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Dr Kharrazian particularly focuses on how diet and lifestyle changes could potentially reverse your condition so you no longer need thyroid medication.
This is a very popular thyroid book.
I’ll reference back to this book and what I’ve learnt from it throughout my blog posts.
I bought this book last winter and have only just gotten round to finishing it. I’d started a few thyroid books and this one was put on the back burner whilst I finished those.
Although very scientific at times, this book is eye-opening and explores what could have started or contributed to your hypothyroidism and/or Hashimoto’s, and what you could do to reverse this, so that you no longer need thyroid medication.
Dr Kharrazian, DHSc, DC, MS, explores why your thyroid tests may be coming back ‘normal’, yet you still have symptoms and struggle daily. His main suggestion is to confirm Hashimoto’s and thyroid antibodies. He believes in a holistic approach, i.e. looking at the whole body and not just the thyroid.
Most conventional doctors and medical professionals only consider thyroid medication when treating hypothyroidism, and whilst this medication is necessary for some patients to feel well, Dr Kharrazian explains that he believes there are six patterns of thyroid dysfunction, and out of those six, only one warrants thyroid medication. These patterns are included in the book so you can see where you fall.
He is 100% all for going gluten-free and he suggests all Hashimoto’s patients at the very least go gluten-free.
The book firstly introduces you to the thyroid, how it works, what it is etc. which then follows on to his outlines of the mechanisms behind Hashimoto’s. These are very interesting chapters. He encourages you to address what the faltering thyroid says about the body and fix this. When doctors just prescribe thyroid medication, it ignores the underlying problem; what has caused Hashimoto’s to occur and destroy the thyroid gland in the first place. This can lead on to more gradual destruction of the gland.
I like his analogies of the thyroid, for example imagining that the thyroid is a car with issues, and these issues must be addressed instead of ignored.
I like the case studies he uses and the references from other medical professionals throughout the book. The way in which they are presented in boxes and ‘bubbles’ makes it easier to read and digest, which is particularly great for those of us with thyroid brain fog. These extra titbits back up what he is saying and give another view from other medical professionals and/or colleagues of his.
He covers the swinging of TSH levels and Hashimoto’s which is so very important to be aware of, as well as iodine supplementation, a controversial topic. He explains supplementing iodine when you have Hashimoto’s as is like throwing gas on a fire.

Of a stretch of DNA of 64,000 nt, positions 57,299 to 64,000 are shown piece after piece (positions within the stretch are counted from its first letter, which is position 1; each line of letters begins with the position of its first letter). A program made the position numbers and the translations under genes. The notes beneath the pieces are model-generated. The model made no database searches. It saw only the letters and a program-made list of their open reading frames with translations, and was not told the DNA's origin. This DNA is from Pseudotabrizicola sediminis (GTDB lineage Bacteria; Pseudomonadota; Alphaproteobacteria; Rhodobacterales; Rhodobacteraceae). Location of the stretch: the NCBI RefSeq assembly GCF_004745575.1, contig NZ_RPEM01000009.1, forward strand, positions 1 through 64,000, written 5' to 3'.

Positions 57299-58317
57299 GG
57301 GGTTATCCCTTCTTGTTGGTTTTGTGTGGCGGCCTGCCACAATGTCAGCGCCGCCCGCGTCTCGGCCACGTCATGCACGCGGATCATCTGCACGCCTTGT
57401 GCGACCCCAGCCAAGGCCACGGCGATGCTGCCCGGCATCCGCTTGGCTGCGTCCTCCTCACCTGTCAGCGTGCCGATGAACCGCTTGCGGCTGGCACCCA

He covers the tests you need doing to check for Hashimoto’s and also insulin resistance and PCOS which I haven’t come across before in another thyroid book.
I particularly found his explanation of how ranges are worked out for lab tests, interesting and eye-opening. He explains that lab ranges are determined by the average of the patients who had blood tests undertaken by that lab in that past year. Therefore, these are often skewed as we can assume that the people having blood tests are in some degree of poor health, with some already taking thyroid medication, or have an undiagnosed thyroid condition. Functional ranges for tests are much more narrowed which allow for prevention before a condition or disease becomes ‘too bad’.
The chapter which was the most helpful to me was on blood sugar imbalances. The symptoms sounded so much like me that I bought a home testing kit to check my blood sugar, and I’m finding it does drop a little low sometimes, so I’m learning how to manage my diet a better to keep this balance. He covers hypoglycaemia and insulin resistance symptoms.Both things fairly common with thyroid patients, so worth checking out.
He covers adrenal health and leaky gut also, which is really interesting. Learning about both of these areas is crucial for thyroid patients and their doctors. Oestrogen dominance is explained quite a bit, as well as how those contraceptive pills, hormone creams and potions could have lead to your thyroid symptoms.
There’s no doubt that Dr Kharrazian is a very knowledgeable man. I’d recommend reading this book, although probably not as one of your first thyroid books as it can be quite heavy.
You can get a copy of this book from Amazon on the link below and also check out the other books that may be helpful to you in my bookstore, here.
Have you read this book? What did you think?
You can click on the hyperlinks in the above post to learn more and see references to information given.
Rachel Hill is the highly ranked and multi-award winning thyroid patient advocate, writer, speaker and author behind The Invisible Hypothyroidism. Her thyroid advocacy work includes authoring books, writing articles, her email newsletters, blogging and speaking on podcasts, as well as being a founding board member for the American College of Thyroidology and The WEGO Health Patient Leader Advisory Board. Rachel has worked with The National Academy of Hypothyroidism, The BBC, The Mighty, Yahoo, MSN, ThyroidChange and many more. She is well-recognised as a useful contributor to the thyroid community and has received multiple awards and recognitions for her work and dedication. She has authored two books: ‘Be Your Own Thyroid Advocate‘ and ‘You, Me and Hypothyroidism‘. Rachel is British, but advocates for thyroid patients on a global scale.